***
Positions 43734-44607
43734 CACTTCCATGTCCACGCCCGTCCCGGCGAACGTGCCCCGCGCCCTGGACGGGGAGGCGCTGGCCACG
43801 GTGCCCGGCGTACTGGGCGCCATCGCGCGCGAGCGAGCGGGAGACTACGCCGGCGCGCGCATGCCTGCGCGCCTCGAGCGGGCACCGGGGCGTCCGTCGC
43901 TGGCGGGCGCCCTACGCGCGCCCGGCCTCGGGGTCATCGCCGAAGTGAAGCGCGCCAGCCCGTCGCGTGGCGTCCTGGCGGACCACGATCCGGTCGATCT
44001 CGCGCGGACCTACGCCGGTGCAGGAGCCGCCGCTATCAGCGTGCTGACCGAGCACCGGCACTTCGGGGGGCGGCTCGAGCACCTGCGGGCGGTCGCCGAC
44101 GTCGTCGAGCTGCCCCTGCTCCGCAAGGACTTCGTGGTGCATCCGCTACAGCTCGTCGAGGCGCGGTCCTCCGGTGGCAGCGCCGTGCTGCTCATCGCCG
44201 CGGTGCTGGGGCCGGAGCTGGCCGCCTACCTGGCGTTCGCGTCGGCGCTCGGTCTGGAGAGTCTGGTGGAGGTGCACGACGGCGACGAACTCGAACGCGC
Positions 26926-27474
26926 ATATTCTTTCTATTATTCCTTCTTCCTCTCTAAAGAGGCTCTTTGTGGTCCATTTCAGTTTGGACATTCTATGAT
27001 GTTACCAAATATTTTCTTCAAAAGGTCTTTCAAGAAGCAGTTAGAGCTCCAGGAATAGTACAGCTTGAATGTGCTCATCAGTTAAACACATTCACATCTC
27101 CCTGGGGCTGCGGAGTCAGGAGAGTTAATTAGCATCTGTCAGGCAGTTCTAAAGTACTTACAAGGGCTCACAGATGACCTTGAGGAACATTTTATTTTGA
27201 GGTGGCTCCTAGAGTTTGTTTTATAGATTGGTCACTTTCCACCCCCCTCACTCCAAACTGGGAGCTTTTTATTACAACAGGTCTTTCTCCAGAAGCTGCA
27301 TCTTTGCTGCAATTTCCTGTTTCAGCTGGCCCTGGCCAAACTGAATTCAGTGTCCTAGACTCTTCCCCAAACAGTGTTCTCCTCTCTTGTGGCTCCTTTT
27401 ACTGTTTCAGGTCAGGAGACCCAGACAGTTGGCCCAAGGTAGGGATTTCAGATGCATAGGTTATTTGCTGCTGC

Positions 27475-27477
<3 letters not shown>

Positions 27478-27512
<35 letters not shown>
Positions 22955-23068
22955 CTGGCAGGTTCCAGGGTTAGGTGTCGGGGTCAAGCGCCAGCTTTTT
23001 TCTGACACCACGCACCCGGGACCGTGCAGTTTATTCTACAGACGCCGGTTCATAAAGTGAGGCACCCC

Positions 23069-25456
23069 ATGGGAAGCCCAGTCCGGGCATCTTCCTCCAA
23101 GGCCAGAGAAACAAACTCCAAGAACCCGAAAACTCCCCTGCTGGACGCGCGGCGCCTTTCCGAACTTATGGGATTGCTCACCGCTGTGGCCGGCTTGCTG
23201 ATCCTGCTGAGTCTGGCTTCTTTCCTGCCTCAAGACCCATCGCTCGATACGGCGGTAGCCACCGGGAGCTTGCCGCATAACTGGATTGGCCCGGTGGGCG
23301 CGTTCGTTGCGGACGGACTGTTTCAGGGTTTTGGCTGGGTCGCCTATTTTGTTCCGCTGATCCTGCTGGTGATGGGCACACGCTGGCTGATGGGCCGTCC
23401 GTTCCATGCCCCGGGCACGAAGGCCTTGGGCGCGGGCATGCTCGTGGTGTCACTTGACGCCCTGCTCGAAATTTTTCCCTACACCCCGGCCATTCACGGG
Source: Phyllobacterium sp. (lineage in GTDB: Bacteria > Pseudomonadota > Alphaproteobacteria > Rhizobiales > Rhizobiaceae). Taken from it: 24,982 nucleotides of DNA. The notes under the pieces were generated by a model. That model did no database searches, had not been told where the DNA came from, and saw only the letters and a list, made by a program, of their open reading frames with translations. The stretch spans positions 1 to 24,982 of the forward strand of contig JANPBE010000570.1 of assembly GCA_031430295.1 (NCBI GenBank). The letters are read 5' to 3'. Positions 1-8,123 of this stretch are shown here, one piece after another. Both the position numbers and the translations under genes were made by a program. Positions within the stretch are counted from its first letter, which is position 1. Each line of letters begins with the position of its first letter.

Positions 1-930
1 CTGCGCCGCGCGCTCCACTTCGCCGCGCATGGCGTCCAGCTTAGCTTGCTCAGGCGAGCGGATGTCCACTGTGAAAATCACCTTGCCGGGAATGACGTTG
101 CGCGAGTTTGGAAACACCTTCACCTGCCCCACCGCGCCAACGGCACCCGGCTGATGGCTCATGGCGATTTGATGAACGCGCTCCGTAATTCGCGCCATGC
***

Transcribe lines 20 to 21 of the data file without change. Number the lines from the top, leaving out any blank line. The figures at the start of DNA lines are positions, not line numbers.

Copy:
22955 CTGGCAGGTTCCAGGGTTAGGTGTCGGGGTCAAGCGCCAGCTTTTT
23001 TCTGACACCACGCACCCGGGACCGTGCAGTTTATTCTACAGACGCCGGTTCATAAAGTGAGGCACCCC